This is a reaction to Bad-Astronomers’ post on faith and science.
I do not intend to prove you wrong. But there are other points of view – not particularly antagonistic to science – that are rarely heard.
I don’t think we have to split faith and science dualistically. When splitting like this takes place, the result is immediate polarization, and any attempt at communication breaks down into shaking fingers furiously at one another. Then, all anyone can do is shake harder…or make a fist and shake it, because that’ll show ‘em.
[Science is] a method, a way of finding this knowledge. Observe, hypothesize, predict, observe, revise. (emphasis mine)
Defining science as a method is well put. It amazes me how rarely people understand that concept, and in an ideal situation, anyone trumpeting under the banner of science would first have to submit to this method. Granted, I do not like talking about science totally in this way, merely because “submitting to the method” reminds me of some freaky cult – which isn’t science. Engineering, maybe, but not science.
Baseless insults to engineers aside, there stand at least two huge barriers in the way of finally putting an issue like this to rest. From the way I see things, the first problem is in the fact that both sides’ uppity-ness has little to do with the conclusions made and more so in the assumptions about the other party’s assumptions. (what an obnoxious sentence)
If a person has grown up in a spiritual culture that makes a big deal about the Earth being flat, and then a scientist comes along and points out that it is, indeed, round, that person’s entire life becomes shattered. So when Chuck Darwin started spending too much time looking at finches and comes to some astonishing ideas that result in even more astonishing conclusions, does that force any implications on others in a non-scientific realm?
Maybe – or maybe not – but the immediate knee-jerk by everyone opposing C-Dawg might indicate that they merely assumed an imposed-conclusion about their spirituality. Plus, if those who aren’t scientists feel threatened and want to respond to science-based claims with their own science, do they violate their existential integrity in doing so? I say yes. Scientists can say that humanity descended from purple boogers shot from the nose of the Flying Spaghetti Monster, but to what degree would that effect the notions of spiritual revelation? And if I decide that it does effect my religion, am I still religious by attacking back with more science?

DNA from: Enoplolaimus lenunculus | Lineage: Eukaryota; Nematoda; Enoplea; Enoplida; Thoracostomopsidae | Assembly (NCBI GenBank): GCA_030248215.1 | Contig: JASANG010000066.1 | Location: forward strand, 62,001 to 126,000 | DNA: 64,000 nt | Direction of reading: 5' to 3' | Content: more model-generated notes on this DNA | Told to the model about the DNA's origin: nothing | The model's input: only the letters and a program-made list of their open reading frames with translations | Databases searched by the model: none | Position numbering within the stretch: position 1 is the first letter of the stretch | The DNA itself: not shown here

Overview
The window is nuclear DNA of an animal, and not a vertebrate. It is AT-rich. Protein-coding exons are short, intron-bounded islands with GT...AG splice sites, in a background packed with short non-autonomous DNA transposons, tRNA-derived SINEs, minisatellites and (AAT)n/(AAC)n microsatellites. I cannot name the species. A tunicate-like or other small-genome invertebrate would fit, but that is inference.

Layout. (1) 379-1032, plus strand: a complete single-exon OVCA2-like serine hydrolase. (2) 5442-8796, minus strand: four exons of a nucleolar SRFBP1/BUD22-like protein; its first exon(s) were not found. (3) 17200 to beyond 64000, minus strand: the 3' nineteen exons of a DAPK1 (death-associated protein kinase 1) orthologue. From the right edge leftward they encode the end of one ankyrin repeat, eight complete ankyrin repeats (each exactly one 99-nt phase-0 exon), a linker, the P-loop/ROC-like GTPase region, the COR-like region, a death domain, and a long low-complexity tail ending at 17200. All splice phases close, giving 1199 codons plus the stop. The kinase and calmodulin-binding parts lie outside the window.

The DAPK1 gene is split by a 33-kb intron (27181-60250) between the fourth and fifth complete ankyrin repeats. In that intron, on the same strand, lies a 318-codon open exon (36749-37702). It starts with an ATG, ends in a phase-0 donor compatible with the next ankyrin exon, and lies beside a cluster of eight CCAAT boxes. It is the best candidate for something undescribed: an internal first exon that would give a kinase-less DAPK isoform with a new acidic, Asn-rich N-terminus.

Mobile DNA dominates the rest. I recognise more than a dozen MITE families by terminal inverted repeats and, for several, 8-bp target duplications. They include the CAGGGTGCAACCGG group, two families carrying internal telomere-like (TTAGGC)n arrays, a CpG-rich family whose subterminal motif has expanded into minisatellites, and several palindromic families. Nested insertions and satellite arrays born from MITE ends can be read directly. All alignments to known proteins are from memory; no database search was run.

There’s the rub.
The second of the huge barriers I mentioned is the strange polarization that has come to plague our intellectual realm. The one point on which scientists and creationists seem to agree is that we must choose one or the other.
Why not both/and?
Scientists might say that using both/and violates the methods on which their work rests. Theologians (conservative Christian, typically) often say that without a literal 6-day creation, then systematic theology states that “faith in Jesus” suddenly reduces to vanity.
I think the problem is that I can at least understand what both sides are saying. Spiritually, I have gained more out of life than I would have thought possible (though that is not necessarily the goal), and yet my fingers tap-tap-tap on the keyboard of my MacBook Pro – a pinnacle of science (fan-boyism aside).
Westerners love the comfort of either/or.
Tension that comes from both/and can be unsettling.
But somehow I think that the both/and tension might be the best way to go…